No matter where a team stands during the course of its long season, there are a handful of storylines you can always count on to crop up in columns just like this one.
For example, imagine that jumpstart Team A delivers a crushing blowout victory over a regular season opponent. You're going to hear phrases like "they dominated in all phases" and perhaps listen to questions like "Are they for real?"
Now, let's consider the defeated team in this case, poor, lowly Team B. Amidst the players' and coaches' reported motivation to play better going forward, you're going to receive a healthy dose of talk like "It's only one game."
Finally, picture that Team A isn't so lucky next time and instead ekes out a close victory in the final moments. Maybe, it didn't even play better than the opponent. In that case, bring on the glorious redundancy of this gem, "A win is a win".
So when the Darien baseball team crushed Trinity Catholic Monday with an 18-6 effort, you should have known what plot was coming. The Blue Wave "dominated" and the Crusaders knew it was "only one loss," no matter how many runs they had surrendered. That's all.
Except, that was wrong.
For, while Monday's contest registered as only a single loss in the Trinity Catholic books, it served as more than just one game for Darien. Instead, it stood as another piece of a winning pattern that ought to answer any doubts as to the legitimacy of the team's hot start.
For, when is a win not only a win? When it's a part of something much greater.
Back in October, the Boston Red Sox took Game 6 of the World Series and consequently celebrated like released prison inmates on the mound.
Was this because they had simply compiled their 108th win of the 2013 season, all of which carried the same value?
No. They had claimed the clinching game of Major League Baseball's championship series. Going bonkers was more than called for.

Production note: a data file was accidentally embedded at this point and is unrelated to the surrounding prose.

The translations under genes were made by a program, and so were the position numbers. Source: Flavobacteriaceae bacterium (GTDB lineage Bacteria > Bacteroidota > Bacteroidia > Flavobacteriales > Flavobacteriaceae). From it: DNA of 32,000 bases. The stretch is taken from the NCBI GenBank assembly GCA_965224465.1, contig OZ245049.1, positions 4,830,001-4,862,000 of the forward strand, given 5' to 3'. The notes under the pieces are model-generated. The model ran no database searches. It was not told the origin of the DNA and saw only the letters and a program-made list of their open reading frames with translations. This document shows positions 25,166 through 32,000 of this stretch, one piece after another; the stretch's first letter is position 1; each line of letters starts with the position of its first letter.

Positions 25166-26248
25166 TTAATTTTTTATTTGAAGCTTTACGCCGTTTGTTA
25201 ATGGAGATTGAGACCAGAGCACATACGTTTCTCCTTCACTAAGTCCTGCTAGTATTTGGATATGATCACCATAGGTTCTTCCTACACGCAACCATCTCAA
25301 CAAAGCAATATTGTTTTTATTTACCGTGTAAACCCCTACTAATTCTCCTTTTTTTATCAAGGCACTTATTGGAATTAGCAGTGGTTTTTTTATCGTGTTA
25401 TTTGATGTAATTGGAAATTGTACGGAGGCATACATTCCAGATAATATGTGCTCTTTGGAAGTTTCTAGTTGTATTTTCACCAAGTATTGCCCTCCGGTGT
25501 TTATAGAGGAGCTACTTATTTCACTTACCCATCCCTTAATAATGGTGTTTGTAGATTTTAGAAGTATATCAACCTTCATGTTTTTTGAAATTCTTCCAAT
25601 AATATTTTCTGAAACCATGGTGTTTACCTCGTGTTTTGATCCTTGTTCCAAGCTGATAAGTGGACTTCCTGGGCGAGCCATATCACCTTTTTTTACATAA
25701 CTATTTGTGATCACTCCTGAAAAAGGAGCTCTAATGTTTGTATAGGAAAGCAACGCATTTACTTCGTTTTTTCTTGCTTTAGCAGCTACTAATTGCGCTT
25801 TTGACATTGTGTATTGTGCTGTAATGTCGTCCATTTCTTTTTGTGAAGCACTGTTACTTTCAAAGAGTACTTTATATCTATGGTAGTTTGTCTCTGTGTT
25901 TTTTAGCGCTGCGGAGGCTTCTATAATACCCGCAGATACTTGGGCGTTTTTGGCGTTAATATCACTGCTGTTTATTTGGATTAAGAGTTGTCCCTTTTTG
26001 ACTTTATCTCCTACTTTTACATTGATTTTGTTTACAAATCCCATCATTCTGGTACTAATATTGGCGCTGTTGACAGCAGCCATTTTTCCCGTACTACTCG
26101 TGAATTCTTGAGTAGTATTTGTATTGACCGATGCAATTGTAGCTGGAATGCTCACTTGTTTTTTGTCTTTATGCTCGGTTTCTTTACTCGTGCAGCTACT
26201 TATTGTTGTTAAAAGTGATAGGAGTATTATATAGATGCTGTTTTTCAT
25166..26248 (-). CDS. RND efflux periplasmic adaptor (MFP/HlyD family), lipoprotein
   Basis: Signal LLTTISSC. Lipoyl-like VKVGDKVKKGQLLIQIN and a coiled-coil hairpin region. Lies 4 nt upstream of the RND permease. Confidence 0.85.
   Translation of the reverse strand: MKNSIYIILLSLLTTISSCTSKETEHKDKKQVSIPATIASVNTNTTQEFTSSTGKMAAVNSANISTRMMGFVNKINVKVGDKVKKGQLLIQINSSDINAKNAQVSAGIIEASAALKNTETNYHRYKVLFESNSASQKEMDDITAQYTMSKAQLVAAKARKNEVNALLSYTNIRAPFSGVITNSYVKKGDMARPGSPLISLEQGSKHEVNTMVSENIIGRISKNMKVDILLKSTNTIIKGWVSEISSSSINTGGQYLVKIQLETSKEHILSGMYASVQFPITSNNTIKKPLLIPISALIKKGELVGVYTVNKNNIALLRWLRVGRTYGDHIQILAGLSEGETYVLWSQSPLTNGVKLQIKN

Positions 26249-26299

As for Darien, celebration, particularly uninhibited rejoicing, must certainly wait. But, the feeling of having truly arrived should settle in. There ought to be no more surprise anywhere that this team stands atop the FCIAC ahead of state champion New Canaan and other conference powers, who were projected to finish better than their current leader.
The FCIAC needs to stop rubbing its eyes and shaking its head.
With the Trinity Catholic win, the Blue Wave has now won eight games in nine tries, falling only to Fairfield Warde, which owns a 7-2 mark in conference play. Otherwise, this team has outscored opponents by a total 55 runs and will be the FCIAC leader at the season's halfway point.
By comparison, the three schools closest to Darien in the standings, New Canaan, Warde and Staples, have outscored their opponents by an average total of 50 runs.
When these teams go head-to-head, we will learn an awful lot more about the correct order of the FCIAC picture. But, with a sufficient sample to draw from, it is already clear that the Wave has earned its place in the top-tier. Head on down Darien High School and catch a game one afternoon to see for yourself.
The bats are there and so is the pitching. One of the Wave's best hitters, George Reed, missed the Crusader bashing and his team still scored a season-high in runs. Starting pitchers Andrew Nault, Ames Murray and Stephen Barston have all collected wins in excellent outings from the hill and helped out in relief.
Who knows where this club will end up when the post-season rolls around, but should Darien find itself holding one trophy or another in June, don't let the inevitable storylines of a surprise team going the distance fool you.
This "Cinderella story" fit the slipper a long time ago. It's just about time everyone else took the time to see it.